What is the first thing conference attendees do what they look at the program of the events? Without going into details who is presenting what in the regular sessions, they go straight into keynotes and start building expectations. Like it or lump it, the atmosphere of the event you are organizing, be in to business, academia or your community, is largely determined by who the special guests and main speakers are. With their long, global presentations and their big names, they generate quite a sense of anticipation and set the tone for the whole thing. Booking your keynotes wrong can result in much harm, while booking them right can lift an even otherwise mediocre event up. Here is what to look for in a candidate.
Unfortunately, just being recognizable is no guarantee for being a great talker. Hiring a household name works perfectly fine as long as they are known having enough ideas to share. A good keynote speech is all about sharing ideas, talking about concepts, getting notions across. People expect to walk away from a lecture hall with a sense of knowing more than when they came in and being able to apply their new knowledge.
Talking about ideas requires great communication skills, especially the ability to deconstruct complex notions into chunks digestible by a group of listeners who can differ in background or experience. Sometimes, it is wrongly equated with having to dumb the message down to meet everybody's needs, but the fact is that it is more communicative as well as intellectual refinement that are in order.
The audience is usually very well motivated during keynotes and have a big benefit of a doubt to give out to the speaker, but whoever runs the show has to know how to attract and direct the attention of listeners wherever he or she wants it to go. Preferably, this should be done by creative, peaceful means rather than by dipping into school-like methods. If somebody cannot keep people focused and interested for an hour, while delivering a presentation, they are no good candidate for a keynote speaker.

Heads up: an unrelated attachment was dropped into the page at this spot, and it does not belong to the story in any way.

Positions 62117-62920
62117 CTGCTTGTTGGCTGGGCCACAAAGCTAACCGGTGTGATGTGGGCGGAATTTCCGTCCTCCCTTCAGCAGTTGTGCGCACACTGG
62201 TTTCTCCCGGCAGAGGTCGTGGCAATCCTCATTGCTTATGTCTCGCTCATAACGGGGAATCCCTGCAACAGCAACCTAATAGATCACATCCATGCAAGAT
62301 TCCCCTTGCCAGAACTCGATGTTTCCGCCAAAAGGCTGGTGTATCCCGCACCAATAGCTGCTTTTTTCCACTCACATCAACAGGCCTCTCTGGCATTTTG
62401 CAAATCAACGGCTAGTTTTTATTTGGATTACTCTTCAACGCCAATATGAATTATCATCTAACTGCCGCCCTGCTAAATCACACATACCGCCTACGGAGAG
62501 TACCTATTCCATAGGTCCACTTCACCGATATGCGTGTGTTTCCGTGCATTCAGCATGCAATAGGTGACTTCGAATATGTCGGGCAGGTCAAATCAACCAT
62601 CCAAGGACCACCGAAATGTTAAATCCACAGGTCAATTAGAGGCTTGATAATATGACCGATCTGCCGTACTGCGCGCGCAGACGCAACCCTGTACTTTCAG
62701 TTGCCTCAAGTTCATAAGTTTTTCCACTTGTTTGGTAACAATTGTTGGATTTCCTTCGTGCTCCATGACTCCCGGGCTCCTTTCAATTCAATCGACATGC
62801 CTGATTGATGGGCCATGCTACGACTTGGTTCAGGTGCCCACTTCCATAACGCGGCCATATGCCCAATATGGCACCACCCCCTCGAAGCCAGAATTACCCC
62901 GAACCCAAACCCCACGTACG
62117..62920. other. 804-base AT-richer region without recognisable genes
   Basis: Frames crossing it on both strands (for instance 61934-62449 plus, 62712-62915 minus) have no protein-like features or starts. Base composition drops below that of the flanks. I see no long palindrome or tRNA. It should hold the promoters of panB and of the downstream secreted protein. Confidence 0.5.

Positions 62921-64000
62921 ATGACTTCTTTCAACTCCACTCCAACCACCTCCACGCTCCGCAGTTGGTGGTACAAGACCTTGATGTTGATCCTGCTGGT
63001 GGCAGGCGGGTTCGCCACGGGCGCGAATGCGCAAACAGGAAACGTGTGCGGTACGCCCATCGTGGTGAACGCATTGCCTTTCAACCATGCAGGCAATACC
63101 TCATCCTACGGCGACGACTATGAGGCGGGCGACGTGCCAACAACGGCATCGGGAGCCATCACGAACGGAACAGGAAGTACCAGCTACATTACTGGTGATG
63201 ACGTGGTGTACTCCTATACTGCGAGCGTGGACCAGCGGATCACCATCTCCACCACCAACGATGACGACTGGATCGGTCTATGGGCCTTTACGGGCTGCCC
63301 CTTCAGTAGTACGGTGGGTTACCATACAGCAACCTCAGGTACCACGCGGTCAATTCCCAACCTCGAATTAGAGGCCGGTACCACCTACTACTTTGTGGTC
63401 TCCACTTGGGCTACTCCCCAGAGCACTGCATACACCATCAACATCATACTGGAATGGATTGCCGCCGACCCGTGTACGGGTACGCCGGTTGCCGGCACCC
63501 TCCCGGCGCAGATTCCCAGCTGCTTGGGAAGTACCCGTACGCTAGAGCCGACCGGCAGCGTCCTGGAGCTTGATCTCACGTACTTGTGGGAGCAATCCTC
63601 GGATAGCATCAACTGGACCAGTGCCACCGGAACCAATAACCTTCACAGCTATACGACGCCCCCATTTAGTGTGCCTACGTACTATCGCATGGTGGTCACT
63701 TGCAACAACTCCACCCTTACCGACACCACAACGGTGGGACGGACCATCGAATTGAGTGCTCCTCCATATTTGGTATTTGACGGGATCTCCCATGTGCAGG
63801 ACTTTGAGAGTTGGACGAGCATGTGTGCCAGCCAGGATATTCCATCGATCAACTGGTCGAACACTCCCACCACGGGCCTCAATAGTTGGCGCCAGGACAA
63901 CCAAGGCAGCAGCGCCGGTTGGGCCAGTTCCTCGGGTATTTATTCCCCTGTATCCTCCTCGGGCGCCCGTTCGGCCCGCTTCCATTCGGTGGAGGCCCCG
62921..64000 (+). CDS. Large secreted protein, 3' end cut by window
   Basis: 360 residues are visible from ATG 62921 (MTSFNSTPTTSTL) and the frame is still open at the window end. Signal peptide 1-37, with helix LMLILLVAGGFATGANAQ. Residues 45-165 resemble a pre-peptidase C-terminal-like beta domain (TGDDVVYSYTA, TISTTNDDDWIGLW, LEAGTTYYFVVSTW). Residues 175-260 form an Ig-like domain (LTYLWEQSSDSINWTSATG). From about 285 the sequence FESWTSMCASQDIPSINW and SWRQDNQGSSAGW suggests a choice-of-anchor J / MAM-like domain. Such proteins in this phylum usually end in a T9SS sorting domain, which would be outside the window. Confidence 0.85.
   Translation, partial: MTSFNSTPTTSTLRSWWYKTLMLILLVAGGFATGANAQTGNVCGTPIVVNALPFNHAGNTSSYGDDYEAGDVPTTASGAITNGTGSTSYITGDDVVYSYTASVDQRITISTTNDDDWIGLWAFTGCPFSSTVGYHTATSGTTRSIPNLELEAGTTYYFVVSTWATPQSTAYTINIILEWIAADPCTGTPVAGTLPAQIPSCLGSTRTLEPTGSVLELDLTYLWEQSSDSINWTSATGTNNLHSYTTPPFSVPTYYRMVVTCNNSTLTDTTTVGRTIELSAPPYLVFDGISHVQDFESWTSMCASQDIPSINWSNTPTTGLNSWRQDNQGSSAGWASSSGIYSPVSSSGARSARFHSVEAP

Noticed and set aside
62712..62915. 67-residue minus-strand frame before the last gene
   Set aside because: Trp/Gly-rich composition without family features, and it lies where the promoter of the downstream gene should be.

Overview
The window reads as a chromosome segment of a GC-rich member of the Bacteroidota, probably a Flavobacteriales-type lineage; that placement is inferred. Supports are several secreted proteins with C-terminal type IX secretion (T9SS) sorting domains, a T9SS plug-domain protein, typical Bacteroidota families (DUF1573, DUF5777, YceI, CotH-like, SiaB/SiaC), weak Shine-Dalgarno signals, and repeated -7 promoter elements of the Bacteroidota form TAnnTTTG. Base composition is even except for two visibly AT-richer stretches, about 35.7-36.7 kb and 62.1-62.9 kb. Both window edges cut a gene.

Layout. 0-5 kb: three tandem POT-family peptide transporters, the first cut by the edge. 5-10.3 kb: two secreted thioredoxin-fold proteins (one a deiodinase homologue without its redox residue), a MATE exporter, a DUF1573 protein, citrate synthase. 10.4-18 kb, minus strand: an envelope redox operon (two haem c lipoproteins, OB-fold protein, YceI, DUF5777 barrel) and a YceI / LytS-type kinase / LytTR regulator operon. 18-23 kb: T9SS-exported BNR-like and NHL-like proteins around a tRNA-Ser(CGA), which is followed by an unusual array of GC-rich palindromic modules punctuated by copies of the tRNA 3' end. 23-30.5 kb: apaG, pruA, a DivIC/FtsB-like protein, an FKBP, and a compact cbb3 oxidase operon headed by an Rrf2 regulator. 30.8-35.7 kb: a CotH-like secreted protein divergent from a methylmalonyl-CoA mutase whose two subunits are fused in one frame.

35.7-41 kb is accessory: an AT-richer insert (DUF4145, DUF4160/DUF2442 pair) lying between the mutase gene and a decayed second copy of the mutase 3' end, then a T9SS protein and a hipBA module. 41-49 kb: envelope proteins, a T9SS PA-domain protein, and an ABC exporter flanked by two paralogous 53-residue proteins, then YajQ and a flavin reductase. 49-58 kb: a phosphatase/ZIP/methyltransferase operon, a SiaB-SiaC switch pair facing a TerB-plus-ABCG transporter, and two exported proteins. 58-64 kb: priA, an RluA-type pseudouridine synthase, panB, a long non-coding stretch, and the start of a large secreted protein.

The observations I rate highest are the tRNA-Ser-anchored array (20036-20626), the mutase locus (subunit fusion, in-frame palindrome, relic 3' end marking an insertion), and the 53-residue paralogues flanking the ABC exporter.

There is more in a keynote than information. Other presentations may be expected to deliver insights on single projects, specific research, one product or any other fragmentary knowledge, but the role of the keynote speech is to take a global, many-sided, complete view of things that is both well-documented with detail and all-embracing. If it is on a pen tablet or some other gadget, it has to look beyond the specifics into a large-picture analysis, which can give people some broad guidance.
Conferences and seminars are typically quite serious events and a presentation is not expected to be very funny. It can be, but standards of professionalism force people to keep it to a reasonable minimum. It is different with the keynote speech, which – on top of being informative and inspirations – is usually hoped to be entertaining, delivered in outstanding style, for extraordinary effect. In other words, it takes a bit of a showman in a speaker to please the audience.